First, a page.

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Monoclonal antibody against the centrosome. POTU N. RAO*, JI-YING ZHAO, RAMESH K. GANJU and CHERYL L. ASHORN. Department of Medical Oncology, ...

Monoclonal antibody against the centrosome

POTU N. RAO*, JI-YING ZHAO, RAMESH K. GANJU and CHERYL L. ASHORN Department of Medical Oncology, The University of Texas M. D. Atiderson Cancer Center, Houston, TX 77030, USA •Author for correspondence

Summary

A monoclonal antibody, MPM-13, raised against mitotic HeLa cell extracts recognized a perinuclear area in interphase cells and spindle poles in mitotic cells of human, mouse, Chinese hamster and sea urchin. On immunoblots MPM-13 recognized a major protein band at 43xlO3Mr and a variable minor band at 56 X103 Af, in both mitotic and interphase HeLa cells. These antigens were detectable in a variety of mammalian cells as 'well as in the unicellular ciliate Tetrahymena. In cells arrested in mitosis by colcemid and stained with MPM-13 by indirect immunofluorescence, numerous fluorescent speckles were seen throughout the cytoplasm. Reversal of colcemid block in Chinese hamster ovary (CHO) cells by washing resulted in the

reappearance of a fluorescent patch at the poles of the re-formed spindles. In HeLa cells arrested in mitosis by the microtubule stabilizing drug taxol, MPM-13 stained a large fluorescent patch encircled by dark metaphase chromosomes. This pattern indicated the failure of centrioles to move to the opposite poles in the presence of taxol. These data indicate that the MPM-13 antigens are associated with the colcemid-sensitive pericentriolar material from which microtubules originate but not with the centrioles themselves. It is also clear that these antigens are highly conserved during evolution.

Introduction

specificity, recognizes a major polypeptide of about 43K (K = 10 3 M r ) that is present in a variety of cell types, ranging from Tetrahymena to human cells.

The centrosome, consisting of a pair of centrioles surrounded by the pericentriolar material (Gould & Borisy, 1977) or the microtubule-organizing center (MTOC) (Pickett-Heaps, 1971), is an important organelle in eukaryotic cells and especially distinct in animal cells. In interphase cells the centrosome is located in a perinuclear area from which microtubules emanate. Just before mitosis the centrioles separate to opposite poles from which the mitotic spindle microtubules arise (Robbins & Gonatas, 1964; Robbins et al. 1968; Roos, 1973; Kuriyama & Borisy, 1981; Verobjev & Chentsov, 1982). Using isolated centrosomes in vitro from lysed Chinese hamster ovary (CHO) cells Gould & Borisy (1977) demonstrated that microtubules arise from the fibrous pericentriolar material but not from the centrioles themselves. The nature of this electron-dense pericentriolar material and how it generates the microtubules remain to be elucidated. A number of human autoantibodies against the centrosome have been reported (Brenner et al. 1980; McCarty et al. 1981; Osborn et al. 1982; Moroi et al. 1983; Calarco-Gillam et al. 1983; Tuffanelli et al. 1983; Sagerefa/. 1986). In this study we describe a monoclonal antibody that recognizes the centrosome in both interphase and mitotic cells. This antibody, which does not exhibit species Journal of Cell Science 93, 63-69 (1989) Printed in Great Britain © The Company of Biologists Limited 1989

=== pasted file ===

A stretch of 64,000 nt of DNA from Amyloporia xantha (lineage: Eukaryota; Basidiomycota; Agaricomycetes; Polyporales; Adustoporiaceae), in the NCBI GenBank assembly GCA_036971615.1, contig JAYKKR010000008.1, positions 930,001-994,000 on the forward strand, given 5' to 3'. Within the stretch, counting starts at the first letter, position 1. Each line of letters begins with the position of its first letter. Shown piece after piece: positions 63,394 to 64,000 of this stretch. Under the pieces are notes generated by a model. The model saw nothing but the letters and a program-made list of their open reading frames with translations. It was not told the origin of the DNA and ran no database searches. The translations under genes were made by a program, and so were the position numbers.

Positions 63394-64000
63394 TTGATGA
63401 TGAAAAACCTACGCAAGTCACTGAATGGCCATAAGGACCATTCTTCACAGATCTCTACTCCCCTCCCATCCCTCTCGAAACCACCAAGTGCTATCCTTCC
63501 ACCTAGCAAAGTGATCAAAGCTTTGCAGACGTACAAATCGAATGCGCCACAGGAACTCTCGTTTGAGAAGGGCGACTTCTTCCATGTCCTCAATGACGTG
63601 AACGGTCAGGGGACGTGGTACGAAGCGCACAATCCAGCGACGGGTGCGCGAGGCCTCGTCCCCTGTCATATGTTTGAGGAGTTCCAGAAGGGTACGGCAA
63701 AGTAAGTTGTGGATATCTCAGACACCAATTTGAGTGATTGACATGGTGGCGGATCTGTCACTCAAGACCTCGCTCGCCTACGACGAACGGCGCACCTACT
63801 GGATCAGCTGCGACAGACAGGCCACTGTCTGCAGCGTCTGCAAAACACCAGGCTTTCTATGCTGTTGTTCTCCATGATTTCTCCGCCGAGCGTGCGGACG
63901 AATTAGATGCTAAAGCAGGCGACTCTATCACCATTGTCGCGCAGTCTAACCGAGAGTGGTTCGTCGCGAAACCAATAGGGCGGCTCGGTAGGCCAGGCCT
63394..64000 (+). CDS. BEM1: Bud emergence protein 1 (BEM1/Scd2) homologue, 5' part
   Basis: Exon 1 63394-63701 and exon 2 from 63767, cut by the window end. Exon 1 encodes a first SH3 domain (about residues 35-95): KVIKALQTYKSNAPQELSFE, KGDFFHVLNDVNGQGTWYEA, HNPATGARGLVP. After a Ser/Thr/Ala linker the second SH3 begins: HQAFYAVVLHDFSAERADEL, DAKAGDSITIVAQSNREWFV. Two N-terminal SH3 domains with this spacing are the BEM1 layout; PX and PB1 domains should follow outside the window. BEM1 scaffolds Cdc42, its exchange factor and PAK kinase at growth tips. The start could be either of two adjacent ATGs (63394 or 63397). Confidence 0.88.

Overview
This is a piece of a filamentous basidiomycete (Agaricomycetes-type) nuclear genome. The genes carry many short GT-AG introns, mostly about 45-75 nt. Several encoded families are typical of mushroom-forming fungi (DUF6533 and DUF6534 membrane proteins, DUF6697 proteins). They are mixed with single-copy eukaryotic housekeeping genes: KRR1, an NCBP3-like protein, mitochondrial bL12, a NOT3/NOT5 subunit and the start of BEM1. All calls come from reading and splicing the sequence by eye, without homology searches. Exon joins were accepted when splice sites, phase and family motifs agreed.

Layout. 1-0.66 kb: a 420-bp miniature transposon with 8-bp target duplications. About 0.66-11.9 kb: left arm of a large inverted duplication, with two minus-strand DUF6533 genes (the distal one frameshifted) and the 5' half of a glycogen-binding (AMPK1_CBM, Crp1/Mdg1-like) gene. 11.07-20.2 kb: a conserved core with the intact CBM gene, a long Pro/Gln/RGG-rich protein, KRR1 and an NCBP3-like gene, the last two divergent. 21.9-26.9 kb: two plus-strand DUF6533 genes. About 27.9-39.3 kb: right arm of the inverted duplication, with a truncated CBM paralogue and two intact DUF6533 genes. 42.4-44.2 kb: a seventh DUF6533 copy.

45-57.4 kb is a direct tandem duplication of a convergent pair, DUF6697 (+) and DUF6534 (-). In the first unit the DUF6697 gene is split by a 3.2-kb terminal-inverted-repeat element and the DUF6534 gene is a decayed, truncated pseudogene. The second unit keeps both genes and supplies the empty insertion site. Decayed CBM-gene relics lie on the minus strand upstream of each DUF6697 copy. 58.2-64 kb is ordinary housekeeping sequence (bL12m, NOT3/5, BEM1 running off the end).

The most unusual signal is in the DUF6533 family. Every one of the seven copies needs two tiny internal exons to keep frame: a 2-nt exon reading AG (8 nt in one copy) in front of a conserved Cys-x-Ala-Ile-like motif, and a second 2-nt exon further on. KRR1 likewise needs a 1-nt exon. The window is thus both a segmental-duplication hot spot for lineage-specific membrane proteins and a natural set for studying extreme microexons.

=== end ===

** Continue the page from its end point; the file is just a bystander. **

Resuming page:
Key words: monoclonal antibodies, centrosome, pericentriolar material, mammalian cells, Tetrahymena.

Materials and methods Cell cultures HeLa cells and CHO cells were maintained in nionolayer culture in McCoy's 5A modified medium (Gibco, Grand Island, NY) supplemented with 10% heat-inactivated bovine fetal calf serum (KC Biological, Inc., Lenexa, KS) and a penicillin-streptomycin mixture (Gibco). SV40-transformed mouse 3T3 cells were grown as monolayers in Eagle's minimal essential medium (MEM) supplemented with 10% fetal calf serum (FCS), non-essential amino acids, sodium pyruvate, and a penicillin-streptomycin mixture. Mouse lymphoid L5178 cells were grown as suspension culture in Fischer's medium with 10 % FCS. Mouse neuroblastoma N115D cells were grown in Dulbeco's MEM supplemented with 15% FCS. All the culture media were from Gibco.

Chemicals The compound LY 195448 was a gift from Ely Lilly Co., Indianapolis, IN. Taxol was dissolved in dimethyl sulfoxide (DMSO) and then diluted to the desired concentration by adding medium without serum.